2004 Denver Annual Meeting (November 7–10, 2004)

Paper No. 15
Presentation Time: 1:30 PM-5:30 PM


VILLARROEL, Lionel, Department of Chemistry and Physics, Western Carolina Univ, Cullowhee, NC 28723, MILLER, Jerry, Department of Geosciences & Natural Resources, Western Carolina University, Cullowhee, NC 28723, LECHLER, Paul, Nevada Bureau of Mines and Geology, Univ of Nevada, Reno, Reno, NV 89557 and GERMANOSKI, Dru, Geology and Env. Geosciences, Lafayette College, Easton, PA 18042, li_frav@yahoo.com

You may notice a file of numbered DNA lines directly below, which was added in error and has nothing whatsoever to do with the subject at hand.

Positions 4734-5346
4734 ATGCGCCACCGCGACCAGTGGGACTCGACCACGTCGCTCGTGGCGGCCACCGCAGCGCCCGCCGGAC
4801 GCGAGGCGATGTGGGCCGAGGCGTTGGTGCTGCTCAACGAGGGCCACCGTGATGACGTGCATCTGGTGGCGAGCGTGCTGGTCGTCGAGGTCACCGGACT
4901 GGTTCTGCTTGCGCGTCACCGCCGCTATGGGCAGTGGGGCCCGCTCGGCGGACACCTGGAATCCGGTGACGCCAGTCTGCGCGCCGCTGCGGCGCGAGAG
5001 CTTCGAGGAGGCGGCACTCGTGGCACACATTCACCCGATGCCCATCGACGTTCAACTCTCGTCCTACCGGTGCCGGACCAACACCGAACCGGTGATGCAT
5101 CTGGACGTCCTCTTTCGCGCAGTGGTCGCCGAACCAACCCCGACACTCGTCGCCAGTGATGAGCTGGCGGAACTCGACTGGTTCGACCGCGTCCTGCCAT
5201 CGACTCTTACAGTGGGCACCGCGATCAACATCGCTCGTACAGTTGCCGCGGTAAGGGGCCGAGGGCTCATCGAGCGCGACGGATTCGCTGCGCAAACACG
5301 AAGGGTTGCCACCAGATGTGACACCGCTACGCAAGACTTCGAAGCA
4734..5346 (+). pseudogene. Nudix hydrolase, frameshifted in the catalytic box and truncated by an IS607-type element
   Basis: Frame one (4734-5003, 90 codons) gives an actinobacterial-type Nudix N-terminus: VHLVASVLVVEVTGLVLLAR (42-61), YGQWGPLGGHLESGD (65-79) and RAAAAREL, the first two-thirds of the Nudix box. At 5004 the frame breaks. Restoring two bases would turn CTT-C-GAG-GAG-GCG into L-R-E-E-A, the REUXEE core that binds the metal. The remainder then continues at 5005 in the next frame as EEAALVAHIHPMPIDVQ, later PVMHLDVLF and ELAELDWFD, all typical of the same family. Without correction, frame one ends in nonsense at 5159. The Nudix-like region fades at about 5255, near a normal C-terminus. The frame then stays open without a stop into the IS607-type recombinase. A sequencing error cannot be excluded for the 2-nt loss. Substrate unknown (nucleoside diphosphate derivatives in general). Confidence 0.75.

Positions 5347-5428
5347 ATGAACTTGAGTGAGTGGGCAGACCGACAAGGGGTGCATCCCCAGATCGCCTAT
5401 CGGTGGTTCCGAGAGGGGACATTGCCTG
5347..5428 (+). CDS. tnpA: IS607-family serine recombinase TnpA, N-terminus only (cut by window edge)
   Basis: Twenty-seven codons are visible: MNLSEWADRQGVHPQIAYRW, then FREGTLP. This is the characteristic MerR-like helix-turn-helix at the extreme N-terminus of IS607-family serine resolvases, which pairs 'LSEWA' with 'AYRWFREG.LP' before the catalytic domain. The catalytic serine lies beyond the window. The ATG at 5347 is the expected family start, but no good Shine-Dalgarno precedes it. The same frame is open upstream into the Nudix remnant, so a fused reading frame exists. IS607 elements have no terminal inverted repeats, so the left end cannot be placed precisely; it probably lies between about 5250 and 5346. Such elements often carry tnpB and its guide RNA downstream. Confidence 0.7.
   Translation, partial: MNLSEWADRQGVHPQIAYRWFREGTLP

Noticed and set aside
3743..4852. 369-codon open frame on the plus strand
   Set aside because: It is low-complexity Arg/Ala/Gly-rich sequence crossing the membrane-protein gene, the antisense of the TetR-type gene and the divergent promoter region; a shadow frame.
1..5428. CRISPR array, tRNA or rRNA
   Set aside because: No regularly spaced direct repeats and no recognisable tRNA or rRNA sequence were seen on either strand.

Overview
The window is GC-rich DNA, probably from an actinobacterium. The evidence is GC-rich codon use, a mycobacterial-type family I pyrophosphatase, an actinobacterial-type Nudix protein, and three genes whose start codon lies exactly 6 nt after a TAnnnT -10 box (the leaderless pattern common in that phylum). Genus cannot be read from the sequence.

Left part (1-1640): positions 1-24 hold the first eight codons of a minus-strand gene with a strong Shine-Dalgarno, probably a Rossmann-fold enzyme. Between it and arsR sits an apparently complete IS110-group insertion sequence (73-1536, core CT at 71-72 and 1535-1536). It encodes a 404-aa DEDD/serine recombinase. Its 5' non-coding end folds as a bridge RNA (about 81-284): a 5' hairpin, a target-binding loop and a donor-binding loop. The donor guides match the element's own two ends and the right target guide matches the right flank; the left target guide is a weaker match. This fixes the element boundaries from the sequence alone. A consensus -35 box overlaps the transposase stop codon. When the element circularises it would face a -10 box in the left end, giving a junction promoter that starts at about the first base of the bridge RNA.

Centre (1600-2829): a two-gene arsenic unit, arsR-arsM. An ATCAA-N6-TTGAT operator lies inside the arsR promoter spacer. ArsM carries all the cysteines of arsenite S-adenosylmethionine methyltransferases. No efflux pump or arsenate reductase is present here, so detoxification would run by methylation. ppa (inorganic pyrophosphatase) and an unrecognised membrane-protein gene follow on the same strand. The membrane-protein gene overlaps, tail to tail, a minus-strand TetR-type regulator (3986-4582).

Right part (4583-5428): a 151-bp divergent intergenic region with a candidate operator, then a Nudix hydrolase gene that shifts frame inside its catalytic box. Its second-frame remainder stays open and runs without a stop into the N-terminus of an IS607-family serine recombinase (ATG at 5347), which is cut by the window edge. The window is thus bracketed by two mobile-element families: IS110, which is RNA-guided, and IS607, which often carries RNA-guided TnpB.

Waste materials from historic mining operations were often disposed of in adjacent river valleys where the debris accumulated to the point of completely or partially blocking the flow of water along the channel. This study examined the downstream transport and storage of contaminated sediment following the erosion of mine tailings impounded within a small river valley at the Abarόa mine site located in southern Bolivia. The erosion, transport and deposition of metal contaminated debris occurred during an intense, but isolated rainstorm event in February, 2003. Topographic surveys following the event indicated that approximately 8,870 metric tons of contaminated mill tailings were transported through a bedrock channel to the Rio Chilco, a tributary to the Rio Tupiza. Paleoflood reconstructions estimated that peak flows within the channel reached 13.5 cms, and were relatively minor in comparison to bankfull flows typical of the Rio Chilco. Trace metal concentrations (including Pb, Zn, Hg, Sb, and As) within the modern channel bed sediments of the bedrock constrained channel semi-systematically decrease downstream of the Abaróa mine until reaching the Rio Chilco, where concentrations abruptly decrease. Metal concentrations within the channel bed sediments are similar to background concentrations within approximately 20 km of the Abaróa mine. However, Pb and Zn concentrations locally increase farther downstream as a result of the influx of mining debris from polymetallic mining operations within the Rio Tatasi basin. There was no evidence that the tailings failure at Abaróa led to overbank flooding and the deposition of contaminated sediments on the floodplains of the Rio Chilco or the Rio Tupiza. Nonetheless, analyses of agricultural soils demonstrate that these materials exhibit metal concentrations exceeding Dutch and Canadian guideline values, presumably as a result of the influx of historic mining debris.